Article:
#SGWatch4U is our weekly screen review column where we tackle anything from film to TV/Netflix.
Save for Sofia Coppola, it seems safe to say that female directors in the film industry tend to only receive mainstream recognition in two ways—with genre-defying blockbuster action movies (Patty Jenkins’ Wonder Woman), or through tender coming-of-age narratives like Greta Gerwig’s Lady Bird. It’s almost surprising that critics would take so strongly to the latter, given the persisting stereotype that women already excel in the genre of rom-coms and sappy dramas. A cemented addition in the 2018 awards season hall of fame, Gerwig’s directorial debut is an emotionally intricate work bolstered by a strong cast and moving script—which is why it’s so frustrating when the general story falls a little flat.
It’s 2002, and Christine “Lady Bird” McPherson (Saoirse Ronan) is living an incredibly ordinary life in Sacramento, California. A high school senior at a local Catholic school, she lives a life constructed of thrift stores and snacking on communion wafers with her sole/best friend (Beanie Feldstein); clinging to ambitions and a personality far too large for her small town.
There’s nothing particularly challenging about her life—Lady Bird’s biggest vexations are squabbles with her passive-aggressive mother (Laurie Metcalf), and trying to realize dreams of studying out-of-state. Along the way she falls in and out of love; but a billion other people in the world have probably faced the same challenges.
Saoirse Ronan and Laurie Metcalf
Thus don’t expect much to happen in terms of plot in this little town; Lady Bird drolly calls Sacramento “the Midwest of California”. Ouch, but it sets the premise for a narrative driven more concisely by personal development. As expected, Saoirse Ronan astounds once again with her versatility; watching her indignant, precocious Lady Bird, it’s hard to believe her last Oscar nomination was for the shy, earnest Irish girl in 2016’s Brooklyn. Rounding off a great onscreen duo is Metcalf’s Marion McPherson, who portrays possibly the most maddening but accurate micro-managing mother ever.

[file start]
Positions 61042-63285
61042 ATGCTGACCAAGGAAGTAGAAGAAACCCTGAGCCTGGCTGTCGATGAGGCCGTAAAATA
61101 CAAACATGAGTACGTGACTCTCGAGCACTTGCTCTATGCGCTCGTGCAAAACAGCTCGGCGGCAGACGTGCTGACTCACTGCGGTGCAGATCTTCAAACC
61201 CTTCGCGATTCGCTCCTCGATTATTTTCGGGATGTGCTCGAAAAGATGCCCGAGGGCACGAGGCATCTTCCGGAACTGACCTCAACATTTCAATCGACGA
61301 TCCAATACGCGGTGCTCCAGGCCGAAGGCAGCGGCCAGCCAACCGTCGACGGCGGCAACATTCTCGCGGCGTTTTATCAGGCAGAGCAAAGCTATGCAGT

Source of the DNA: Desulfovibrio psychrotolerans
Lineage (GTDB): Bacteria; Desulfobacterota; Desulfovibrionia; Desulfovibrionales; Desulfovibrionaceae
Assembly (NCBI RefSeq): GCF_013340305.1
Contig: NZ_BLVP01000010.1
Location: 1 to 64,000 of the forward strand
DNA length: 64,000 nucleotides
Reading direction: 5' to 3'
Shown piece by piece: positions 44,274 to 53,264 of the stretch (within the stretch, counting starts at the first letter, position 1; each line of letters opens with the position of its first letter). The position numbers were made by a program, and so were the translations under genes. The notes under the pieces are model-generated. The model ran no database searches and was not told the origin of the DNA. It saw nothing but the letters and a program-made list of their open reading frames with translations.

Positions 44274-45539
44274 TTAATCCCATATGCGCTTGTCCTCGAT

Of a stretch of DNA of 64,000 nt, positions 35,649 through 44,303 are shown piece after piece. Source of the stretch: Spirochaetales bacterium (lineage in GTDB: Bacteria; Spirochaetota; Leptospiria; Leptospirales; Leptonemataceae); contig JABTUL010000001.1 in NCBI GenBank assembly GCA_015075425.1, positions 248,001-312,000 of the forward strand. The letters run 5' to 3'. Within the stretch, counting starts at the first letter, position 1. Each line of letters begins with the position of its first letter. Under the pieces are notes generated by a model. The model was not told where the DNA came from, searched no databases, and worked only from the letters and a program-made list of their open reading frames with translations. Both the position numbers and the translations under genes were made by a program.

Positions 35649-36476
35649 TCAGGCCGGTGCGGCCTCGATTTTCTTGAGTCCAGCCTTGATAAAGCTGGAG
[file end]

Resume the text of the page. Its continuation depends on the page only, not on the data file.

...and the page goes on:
The only clear draw of the film is this explosive relationship, which sees more ups and downs in its short one and a half hour screen time than most K dramas do. Lady Bird’s strongest suit, then, is its success in creating raw, authentic scenes almost anyone can relate to—particularly the crushing, long-drawn blow of stewing in a parent’s disappointment.
At one of the many points when mother and daughter come head-to-head, Marion whips out the classic “You’ve cost me so much money and now it’s going to waste” argument (that, frankly, I’d previously thought was a zinger reserved solely for Asian parents). Fuming and visibly hurt, Lady Bird immediately demands “a number” in return, so she can pay her parents back for every penny after she gets a great job in the future. And that’s when Marion delivers her scathing comeback: “I highly doubt you will be able to get a job good enough to do that.”